When Tasers were first introduced for use by police on the streets, it was understood that they should be used only in extremis, when the people against whom they were used presented a danger to the public, the police or themselves. However, there has been significant mission creep and there is also a very worrying disproportionate use of these weapons against the black and ethnic minority community. This is a moment to stop and think about this very extreme intervention.
This amendment was tabled in another place when the Bill was discussed there, including by my right honourable friend Norman Lamb MP. The Government have taken a long time to respond. Indeed, it was only yesterday that I received copies of letters, dated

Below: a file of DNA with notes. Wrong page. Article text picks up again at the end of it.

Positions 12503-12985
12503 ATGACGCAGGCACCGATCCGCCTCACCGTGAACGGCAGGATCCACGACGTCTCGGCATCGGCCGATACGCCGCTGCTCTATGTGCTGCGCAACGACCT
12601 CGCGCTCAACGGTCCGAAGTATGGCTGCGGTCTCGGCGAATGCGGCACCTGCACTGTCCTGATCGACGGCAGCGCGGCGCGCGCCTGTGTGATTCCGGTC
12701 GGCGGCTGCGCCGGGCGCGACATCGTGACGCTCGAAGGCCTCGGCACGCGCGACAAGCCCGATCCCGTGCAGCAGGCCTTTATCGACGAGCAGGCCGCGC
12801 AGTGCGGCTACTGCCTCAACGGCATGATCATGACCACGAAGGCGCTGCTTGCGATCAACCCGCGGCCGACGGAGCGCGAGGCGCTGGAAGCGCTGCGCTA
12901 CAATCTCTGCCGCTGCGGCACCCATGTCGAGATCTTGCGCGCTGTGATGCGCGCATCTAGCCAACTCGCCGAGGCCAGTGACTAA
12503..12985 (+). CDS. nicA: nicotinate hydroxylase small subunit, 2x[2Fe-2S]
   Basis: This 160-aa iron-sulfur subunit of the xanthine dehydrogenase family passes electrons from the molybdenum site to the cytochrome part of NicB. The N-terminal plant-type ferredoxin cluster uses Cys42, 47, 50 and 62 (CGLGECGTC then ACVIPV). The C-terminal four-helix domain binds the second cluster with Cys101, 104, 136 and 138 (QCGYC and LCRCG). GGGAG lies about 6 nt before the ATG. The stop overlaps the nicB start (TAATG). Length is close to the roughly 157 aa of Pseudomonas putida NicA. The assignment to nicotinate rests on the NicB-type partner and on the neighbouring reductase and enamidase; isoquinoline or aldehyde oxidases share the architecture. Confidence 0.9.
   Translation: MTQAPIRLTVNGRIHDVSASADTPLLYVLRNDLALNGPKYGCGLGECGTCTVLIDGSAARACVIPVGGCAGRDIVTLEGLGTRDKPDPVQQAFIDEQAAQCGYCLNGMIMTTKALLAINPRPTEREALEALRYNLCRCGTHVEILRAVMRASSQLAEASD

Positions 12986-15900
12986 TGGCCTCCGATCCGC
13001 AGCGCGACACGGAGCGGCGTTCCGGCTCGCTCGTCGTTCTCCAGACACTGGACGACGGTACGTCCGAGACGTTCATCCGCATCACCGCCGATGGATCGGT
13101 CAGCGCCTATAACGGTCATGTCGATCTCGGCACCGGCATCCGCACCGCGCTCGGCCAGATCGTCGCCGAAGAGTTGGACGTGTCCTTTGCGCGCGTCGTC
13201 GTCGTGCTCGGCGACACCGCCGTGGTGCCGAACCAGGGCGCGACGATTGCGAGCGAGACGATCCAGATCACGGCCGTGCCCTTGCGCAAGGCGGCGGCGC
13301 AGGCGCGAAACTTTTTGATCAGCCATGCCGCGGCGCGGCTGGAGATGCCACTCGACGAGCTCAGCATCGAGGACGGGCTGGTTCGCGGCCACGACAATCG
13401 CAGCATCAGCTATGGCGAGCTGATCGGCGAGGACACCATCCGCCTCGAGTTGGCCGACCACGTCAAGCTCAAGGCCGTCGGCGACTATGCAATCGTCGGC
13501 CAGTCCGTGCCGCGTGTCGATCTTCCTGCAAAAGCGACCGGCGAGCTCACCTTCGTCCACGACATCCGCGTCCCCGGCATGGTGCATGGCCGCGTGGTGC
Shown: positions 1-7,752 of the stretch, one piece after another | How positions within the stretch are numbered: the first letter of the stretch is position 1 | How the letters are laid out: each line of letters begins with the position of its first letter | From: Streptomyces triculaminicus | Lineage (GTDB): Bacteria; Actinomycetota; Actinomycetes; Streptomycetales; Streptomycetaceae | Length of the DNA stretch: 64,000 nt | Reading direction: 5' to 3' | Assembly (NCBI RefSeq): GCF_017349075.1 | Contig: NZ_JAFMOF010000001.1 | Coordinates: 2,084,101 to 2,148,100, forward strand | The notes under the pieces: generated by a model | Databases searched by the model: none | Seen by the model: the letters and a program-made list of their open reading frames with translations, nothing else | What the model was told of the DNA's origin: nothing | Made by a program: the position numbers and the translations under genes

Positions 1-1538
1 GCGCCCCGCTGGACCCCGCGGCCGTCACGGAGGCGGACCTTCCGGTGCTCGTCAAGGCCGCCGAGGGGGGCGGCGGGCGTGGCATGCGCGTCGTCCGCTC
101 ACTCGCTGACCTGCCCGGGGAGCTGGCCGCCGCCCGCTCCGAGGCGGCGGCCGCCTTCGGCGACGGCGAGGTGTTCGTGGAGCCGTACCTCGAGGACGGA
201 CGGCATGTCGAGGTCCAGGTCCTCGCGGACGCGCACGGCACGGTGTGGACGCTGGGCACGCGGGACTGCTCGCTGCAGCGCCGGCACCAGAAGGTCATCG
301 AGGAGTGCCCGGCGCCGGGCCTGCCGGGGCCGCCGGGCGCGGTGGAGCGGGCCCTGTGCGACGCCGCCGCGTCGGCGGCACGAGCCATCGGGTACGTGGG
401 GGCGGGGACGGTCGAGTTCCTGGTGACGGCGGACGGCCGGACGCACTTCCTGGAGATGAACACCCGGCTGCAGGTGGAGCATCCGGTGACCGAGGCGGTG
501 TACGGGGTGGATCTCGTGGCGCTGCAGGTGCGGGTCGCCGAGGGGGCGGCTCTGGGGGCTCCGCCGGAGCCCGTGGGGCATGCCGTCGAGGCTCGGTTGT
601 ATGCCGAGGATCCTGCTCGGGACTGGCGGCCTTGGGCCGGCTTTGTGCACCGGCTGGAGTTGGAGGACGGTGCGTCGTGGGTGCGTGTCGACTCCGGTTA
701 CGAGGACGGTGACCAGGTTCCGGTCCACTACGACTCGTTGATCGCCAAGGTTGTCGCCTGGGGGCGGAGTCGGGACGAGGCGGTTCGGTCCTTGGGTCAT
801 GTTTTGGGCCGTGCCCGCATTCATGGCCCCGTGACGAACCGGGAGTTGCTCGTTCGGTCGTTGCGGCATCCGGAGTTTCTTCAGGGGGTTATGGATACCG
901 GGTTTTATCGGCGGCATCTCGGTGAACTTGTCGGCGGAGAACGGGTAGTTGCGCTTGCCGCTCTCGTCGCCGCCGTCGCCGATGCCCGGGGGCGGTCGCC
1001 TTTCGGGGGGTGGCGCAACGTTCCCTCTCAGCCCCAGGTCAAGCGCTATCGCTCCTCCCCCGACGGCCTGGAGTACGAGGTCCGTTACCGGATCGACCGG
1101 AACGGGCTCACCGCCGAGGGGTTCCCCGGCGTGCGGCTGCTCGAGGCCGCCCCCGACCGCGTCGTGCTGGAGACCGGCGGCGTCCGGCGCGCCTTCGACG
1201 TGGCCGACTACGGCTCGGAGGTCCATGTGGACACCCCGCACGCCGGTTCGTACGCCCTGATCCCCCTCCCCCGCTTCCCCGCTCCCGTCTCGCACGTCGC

Although this is welcome and responds to the concerns of some MPs who took part in that debate, it will not do. It is never appropriate to use a firearm on a sick person. The Minister, Brandon Lewis MP, rightly asks for more transparency in these matters and prays in aid the new data-collecting system for recording the police use of force. Welcome though this is, it is recording post hoc something that should never have happened in the first place. Human rights abuses should be stopped, not monitored. I suppose these data may help bring to light the frequency of this sort of use and the circumstances surrounding it. If they do so, I hope the Government will look carefully at these situations and realise that the use of a Taser was probably not the only way of dealing with the case. Better training, sufficient staff and more creative thinking about how the patient could be calmed without interfering with his human rights and dignity are what is needed.